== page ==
Top New York Custody Attorney

Perhaps the most heart wrenching aspect of matrimonial law, whether it be separation or divorce, is the impact it has on the children and their relationships with their parents. When couples stop living together, the children generally are required to live with one parent, with very little input, if any, from the child. Obviously, the older the child, the more impact his or her desires will have on the issue of who they will reside with. Generally, the desires of a child under the age of 12 will be given little consideration, and as the child becomes 14 or older, greater weight is given their desires. In matrimonial actions a law guardian is often appointed to represent the interests of the child.

Custody does not merely involve with whom the child resides, but also involves issues of decision making, which our judicial system assigns to the custodial parent, subject to judicial review, taking into consideration the best interest of the child. Thus choice of religion, education and school, selection of health care provider and need for medical and dental care (both elective and routine), and summer and school vacation activities for the child are issues determined by the custodial parent, often without any input from, or consideration of the desires of the non-custodial parent.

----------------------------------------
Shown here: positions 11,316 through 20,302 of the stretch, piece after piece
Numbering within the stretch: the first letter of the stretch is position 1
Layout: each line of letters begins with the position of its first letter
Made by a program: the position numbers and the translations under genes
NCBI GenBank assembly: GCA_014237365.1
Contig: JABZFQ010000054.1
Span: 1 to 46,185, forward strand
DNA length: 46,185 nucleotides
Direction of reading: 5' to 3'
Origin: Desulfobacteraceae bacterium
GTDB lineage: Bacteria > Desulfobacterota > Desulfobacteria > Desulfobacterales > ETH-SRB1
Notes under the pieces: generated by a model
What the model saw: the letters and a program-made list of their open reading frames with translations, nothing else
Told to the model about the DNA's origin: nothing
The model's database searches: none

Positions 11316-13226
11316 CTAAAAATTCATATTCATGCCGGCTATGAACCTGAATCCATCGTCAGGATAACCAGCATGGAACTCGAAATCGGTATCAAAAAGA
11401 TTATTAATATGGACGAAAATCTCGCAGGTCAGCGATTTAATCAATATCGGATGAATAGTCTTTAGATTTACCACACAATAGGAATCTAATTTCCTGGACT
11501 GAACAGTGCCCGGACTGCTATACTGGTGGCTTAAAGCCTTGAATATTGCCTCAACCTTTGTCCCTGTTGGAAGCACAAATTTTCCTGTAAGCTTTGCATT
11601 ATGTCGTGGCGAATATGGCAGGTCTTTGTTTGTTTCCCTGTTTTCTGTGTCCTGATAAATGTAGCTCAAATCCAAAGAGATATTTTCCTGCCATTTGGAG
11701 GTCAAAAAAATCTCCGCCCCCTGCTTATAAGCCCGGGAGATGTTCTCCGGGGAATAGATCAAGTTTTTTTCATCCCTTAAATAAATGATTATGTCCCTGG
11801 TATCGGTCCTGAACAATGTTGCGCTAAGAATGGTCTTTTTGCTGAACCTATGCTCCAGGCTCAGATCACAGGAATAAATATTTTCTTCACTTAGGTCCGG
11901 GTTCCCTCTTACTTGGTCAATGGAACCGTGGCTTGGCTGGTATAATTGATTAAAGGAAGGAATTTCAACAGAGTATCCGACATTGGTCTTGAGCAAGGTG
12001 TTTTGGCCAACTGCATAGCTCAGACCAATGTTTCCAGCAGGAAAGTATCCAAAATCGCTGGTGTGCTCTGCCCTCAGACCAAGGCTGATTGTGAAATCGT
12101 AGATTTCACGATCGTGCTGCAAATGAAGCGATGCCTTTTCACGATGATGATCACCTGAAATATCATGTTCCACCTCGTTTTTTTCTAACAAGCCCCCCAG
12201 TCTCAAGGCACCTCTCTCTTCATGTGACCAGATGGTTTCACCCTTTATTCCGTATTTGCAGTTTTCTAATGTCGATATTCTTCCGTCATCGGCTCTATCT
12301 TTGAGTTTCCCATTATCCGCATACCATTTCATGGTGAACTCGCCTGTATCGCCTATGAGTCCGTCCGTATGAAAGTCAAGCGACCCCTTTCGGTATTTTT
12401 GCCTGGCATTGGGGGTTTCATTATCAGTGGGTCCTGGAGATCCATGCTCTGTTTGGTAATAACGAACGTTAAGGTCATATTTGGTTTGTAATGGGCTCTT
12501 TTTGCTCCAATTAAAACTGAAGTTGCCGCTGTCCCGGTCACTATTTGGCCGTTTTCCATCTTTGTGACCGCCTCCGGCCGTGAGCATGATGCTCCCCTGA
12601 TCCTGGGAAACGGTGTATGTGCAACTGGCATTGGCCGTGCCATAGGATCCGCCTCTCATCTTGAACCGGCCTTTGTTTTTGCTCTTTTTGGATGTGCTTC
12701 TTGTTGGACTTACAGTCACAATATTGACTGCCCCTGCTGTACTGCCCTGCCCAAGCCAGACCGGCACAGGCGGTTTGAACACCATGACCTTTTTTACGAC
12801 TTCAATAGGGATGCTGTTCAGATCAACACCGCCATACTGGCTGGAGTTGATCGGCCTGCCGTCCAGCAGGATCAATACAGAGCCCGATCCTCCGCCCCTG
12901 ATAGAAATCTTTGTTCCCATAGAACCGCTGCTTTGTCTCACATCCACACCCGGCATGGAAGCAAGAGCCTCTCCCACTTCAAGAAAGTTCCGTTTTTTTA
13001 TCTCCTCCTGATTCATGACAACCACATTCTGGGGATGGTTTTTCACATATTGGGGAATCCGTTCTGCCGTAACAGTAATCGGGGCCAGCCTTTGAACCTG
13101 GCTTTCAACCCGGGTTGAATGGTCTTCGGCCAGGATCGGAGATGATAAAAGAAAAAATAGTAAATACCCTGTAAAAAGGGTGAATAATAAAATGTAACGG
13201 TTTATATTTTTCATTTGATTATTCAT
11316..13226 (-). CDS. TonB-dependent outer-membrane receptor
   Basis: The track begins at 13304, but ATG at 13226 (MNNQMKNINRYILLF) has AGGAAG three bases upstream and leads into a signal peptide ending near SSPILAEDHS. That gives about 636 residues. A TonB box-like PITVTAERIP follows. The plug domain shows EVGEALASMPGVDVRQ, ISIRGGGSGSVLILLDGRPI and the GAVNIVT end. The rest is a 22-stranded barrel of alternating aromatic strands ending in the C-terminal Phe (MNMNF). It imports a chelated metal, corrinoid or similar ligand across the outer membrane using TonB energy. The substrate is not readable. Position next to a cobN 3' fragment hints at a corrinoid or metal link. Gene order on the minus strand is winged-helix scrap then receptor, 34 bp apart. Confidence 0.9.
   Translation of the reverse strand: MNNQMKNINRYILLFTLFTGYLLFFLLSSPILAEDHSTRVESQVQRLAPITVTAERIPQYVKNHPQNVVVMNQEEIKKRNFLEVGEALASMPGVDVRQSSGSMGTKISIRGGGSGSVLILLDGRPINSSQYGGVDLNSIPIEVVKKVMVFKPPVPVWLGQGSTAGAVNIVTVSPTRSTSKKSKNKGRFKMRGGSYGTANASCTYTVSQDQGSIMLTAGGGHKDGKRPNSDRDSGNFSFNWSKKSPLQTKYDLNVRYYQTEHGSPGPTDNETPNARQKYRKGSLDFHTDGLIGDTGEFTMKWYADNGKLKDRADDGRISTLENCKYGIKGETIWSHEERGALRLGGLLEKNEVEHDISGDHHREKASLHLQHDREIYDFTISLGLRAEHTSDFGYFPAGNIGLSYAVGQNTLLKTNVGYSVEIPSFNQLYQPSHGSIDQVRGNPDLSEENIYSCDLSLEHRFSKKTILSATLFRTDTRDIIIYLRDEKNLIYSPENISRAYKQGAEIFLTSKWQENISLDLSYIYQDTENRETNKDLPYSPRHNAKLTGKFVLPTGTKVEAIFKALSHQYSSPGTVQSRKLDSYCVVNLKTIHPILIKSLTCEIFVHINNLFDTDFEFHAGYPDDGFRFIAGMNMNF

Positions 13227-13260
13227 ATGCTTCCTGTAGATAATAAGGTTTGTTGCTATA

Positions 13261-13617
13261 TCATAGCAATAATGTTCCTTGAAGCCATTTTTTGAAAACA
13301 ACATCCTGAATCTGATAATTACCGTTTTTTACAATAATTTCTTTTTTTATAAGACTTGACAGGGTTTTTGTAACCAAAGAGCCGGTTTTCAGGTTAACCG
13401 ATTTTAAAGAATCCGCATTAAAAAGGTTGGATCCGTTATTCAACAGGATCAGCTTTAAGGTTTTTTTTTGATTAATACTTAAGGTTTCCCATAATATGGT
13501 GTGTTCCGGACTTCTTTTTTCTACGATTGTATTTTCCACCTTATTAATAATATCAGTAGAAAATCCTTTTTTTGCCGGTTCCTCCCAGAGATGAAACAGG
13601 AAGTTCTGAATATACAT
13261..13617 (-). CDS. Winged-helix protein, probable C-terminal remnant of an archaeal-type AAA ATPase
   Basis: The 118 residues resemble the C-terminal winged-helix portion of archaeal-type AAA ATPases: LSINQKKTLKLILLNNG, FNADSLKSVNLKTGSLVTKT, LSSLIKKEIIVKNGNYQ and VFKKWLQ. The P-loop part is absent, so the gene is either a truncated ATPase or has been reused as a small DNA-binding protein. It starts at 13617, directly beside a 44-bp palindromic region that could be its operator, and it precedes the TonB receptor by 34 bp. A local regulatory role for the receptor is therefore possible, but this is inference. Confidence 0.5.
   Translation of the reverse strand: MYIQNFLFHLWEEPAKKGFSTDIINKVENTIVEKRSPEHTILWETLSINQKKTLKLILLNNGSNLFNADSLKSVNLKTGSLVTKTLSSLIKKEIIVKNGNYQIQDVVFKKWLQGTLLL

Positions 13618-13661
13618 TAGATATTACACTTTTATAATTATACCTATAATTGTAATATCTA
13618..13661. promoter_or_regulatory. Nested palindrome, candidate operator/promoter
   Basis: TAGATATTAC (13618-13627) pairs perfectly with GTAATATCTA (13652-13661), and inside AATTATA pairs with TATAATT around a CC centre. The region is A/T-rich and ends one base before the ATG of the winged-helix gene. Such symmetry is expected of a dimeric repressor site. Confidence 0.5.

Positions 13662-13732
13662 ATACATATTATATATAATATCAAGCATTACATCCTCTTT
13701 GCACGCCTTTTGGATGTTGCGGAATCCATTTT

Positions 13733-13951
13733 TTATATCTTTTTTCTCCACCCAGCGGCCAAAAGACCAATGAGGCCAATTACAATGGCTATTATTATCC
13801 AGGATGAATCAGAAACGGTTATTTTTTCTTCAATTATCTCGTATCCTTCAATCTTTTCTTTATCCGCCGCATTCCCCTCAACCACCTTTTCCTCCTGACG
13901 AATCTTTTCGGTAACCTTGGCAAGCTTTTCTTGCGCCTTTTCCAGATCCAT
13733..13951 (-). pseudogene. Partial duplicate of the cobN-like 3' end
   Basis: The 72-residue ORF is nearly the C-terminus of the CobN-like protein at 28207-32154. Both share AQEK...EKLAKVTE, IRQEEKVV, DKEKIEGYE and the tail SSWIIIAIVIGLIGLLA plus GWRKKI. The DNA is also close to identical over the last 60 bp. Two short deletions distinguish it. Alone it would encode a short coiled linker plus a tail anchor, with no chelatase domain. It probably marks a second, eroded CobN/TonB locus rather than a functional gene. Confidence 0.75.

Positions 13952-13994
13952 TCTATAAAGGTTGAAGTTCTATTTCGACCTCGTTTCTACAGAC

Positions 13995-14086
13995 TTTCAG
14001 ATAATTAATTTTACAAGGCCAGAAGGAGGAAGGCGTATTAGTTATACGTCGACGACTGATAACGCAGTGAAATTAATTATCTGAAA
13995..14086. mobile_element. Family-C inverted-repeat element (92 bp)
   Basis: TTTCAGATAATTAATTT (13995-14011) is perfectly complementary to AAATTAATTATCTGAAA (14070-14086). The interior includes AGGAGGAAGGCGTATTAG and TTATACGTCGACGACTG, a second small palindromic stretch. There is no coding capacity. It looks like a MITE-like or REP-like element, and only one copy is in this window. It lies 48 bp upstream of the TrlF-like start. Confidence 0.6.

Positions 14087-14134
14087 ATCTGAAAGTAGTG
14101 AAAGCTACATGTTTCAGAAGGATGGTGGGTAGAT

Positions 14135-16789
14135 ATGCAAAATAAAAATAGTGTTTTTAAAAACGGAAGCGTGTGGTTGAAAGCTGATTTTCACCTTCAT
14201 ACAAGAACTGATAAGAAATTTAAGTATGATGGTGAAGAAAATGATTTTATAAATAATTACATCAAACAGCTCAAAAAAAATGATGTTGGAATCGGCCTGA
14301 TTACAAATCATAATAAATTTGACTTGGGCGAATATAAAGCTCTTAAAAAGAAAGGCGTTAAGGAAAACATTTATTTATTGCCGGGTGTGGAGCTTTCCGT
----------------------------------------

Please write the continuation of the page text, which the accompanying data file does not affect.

Joint custody is a legal concept which has been gaining favor but is still not the standard in custody disputes. Joint custody takes many forms, from a mathematically accurate equal sharing of time with the child to the child residing with one parent primarily and the other having either input or equal say in the custodial issues which affect the child’s life, like those mentioned in the above paragraph.

A collateral aspect of custody is the visitation rights of the non-custodial parent. Such rights are often determined by negotiation by the parties and their matrimonial counsel, and when such efforts are unsuccessful, then by the court. Although there are no hard and fast rules, visitation frequently occurs on weekends, once or twice midweek and on school holidays and vacations.

Once the custodial arrangement is established, what happens when the custodial parent wants to move to another jurisdiction, whether for family, work opportunity, remarriage, health or spite reasons? If the parties are unable to agree, the courts are required to determine the right to move using “the best interest of the child” test as its paramount criteria.